No header over the door.
That's not actually a door-frame. Just the 24" gap between studs.

Missing some 2 X 4's in the ends of the walls so you can tie in the outside corners.
I am planning to use California corners on the ends of the stud-walls. However, I have been hand nailing everything, and hanging over the edge and doing that from the outside seemed ill-advised. I'm going to be renting/borrowing a framing nailer this weekend, at which point I'll add the extra studs.

No support under the ends of the window framing.
There actually is support under the very outside edges of the horizontal window sill, though it is very hard to see from this angle. However, I was going back and forth on whether or not I should put in a couple extra cripples under each window. Here is a different shot of that wall. (incomplete though)
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Old 11-30-16, 01:01 PM
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I'm still torn on siding. In the end, it will probably come down to what I can get the cheapest. I've actually been considering using some Silver Maple board and batten. Mostly because I have a number of full growth maples I was planning to cut down and I think I could have them milled for $.35-$.50 per board foot.

Another option I've considered are using some 1" reclaimed yellow pine I already have as clapboard siding.

Purchasing retail siding isn't really an option right now. But if I found some on the cheap, I'd probably consider it.
 
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Old 11-30-16, 01:06 PM
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I didn't realize 9' sheathing existed. That would solve the problem neatly wouldn't it. Does the sheathing really need to go to the bottom of the 2x10 rim joist? It is treated wood.
 
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Old 11-30-16, 01:53 PM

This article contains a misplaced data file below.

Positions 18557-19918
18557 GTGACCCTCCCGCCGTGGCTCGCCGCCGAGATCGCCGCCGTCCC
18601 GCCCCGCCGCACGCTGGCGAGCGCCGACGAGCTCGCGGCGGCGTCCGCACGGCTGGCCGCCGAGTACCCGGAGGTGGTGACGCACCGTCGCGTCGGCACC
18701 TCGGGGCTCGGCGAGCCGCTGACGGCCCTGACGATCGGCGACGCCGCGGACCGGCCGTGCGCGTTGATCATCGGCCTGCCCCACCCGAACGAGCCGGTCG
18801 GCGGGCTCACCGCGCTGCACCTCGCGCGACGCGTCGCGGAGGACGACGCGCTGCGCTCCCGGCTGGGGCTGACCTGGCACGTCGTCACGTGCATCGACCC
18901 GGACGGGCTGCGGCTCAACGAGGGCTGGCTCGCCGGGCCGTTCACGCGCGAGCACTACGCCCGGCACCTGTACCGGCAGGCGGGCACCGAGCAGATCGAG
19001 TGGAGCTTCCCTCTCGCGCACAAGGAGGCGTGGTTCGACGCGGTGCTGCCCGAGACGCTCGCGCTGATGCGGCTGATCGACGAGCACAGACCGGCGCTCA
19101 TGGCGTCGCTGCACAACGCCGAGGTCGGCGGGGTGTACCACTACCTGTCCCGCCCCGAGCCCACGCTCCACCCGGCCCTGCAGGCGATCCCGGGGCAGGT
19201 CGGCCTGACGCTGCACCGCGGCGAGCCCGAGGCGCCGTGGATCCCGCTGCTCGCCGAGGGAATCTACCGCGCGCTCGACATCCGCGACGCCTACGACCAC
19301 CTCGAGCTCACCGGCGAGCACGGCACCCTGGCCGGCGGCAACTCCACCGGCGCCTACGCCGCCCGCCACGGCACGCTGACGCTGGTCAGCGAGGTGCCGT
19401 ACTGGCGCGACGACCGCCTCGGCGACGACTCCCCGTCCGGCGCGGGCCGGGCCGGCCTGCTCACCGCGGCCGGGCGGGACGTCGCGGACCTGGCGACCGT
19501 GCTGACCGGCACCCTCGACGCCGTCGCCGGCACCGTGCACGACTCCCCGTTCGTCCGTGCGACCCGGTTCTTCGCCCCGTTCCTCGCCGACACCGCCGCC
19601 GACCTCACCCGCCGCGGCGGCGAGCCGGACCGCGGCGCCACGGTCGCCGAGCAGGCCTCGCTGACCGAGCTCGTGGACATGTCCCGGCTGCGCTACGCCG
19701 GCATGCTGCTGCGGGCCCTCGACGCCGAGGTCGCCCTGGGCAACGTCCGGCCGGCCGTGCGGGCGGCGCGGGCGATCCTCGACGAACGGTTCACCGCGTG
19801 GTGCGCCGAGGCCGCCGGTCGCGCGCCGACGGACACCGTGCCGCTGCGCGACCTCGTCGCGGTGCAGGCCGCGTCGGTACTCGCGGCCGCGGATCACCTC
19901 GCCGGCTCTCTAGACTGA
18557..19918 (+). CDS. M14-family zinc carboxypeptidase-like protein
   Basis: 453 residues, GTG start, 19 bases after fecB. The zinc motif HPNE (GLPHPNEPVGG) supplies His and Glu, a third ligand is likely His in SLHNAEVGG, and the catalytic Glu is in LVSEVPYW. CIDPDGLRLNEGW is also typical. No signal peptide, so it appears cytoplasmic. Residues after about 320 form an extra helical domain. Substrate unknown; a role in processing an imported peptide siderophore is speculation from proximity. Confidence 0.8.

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Technically, sheathing is supposed to be for wind shear. It connects everything together when it spans from top to bottom, when installed vertically. How low you go on the rim joist is up to you, but it should obviously extend below the bottom of your bottom plate if you don't want water leaking onto the floor.

IMO, 9' would be about just right. If you need to add a scrap, it would be at the bottom of the rim just to fill it out. You want sheathing everywhere siding will go. And your siding should- at a minimum- hang below the bottom plate. Depends if you want to see the beautiful treated wood or not. No idea what kind of look you are after, but I would cover it all with siding.

Also, hope the structure is not actually fastened solidly to both trees. The wind will tear it apart when both trees sway independently. You have to engineer movement into it.
 
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Old 11-30-16, 02:56 PM
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On one end the support beams are fastened securely to one tree with movement possible only in one axis, horizontal movement towards and away from the tree.

On the other end the beams are effectively floating, and movement is permited on both the X and Y axis.

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Old 11-30-16, 03:07 PM
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Glad you've got it figured out. I learned that after building my very first deer stand long long ago.
 
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Old 12-02-16, 06:50 AM
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As a follow up question. I plan on using rafters for the roof, and using a roof pitch sufficient to allow for an attic space that could be used for a bed or lounging spot. From what I have been told, that means the ceiling joist will need to be at least a 2"x6" board. How likely am I to run into problems by not having a header over those two window openings? I still have time to pull the cap off that wall and add a header if it's likely to be an issue.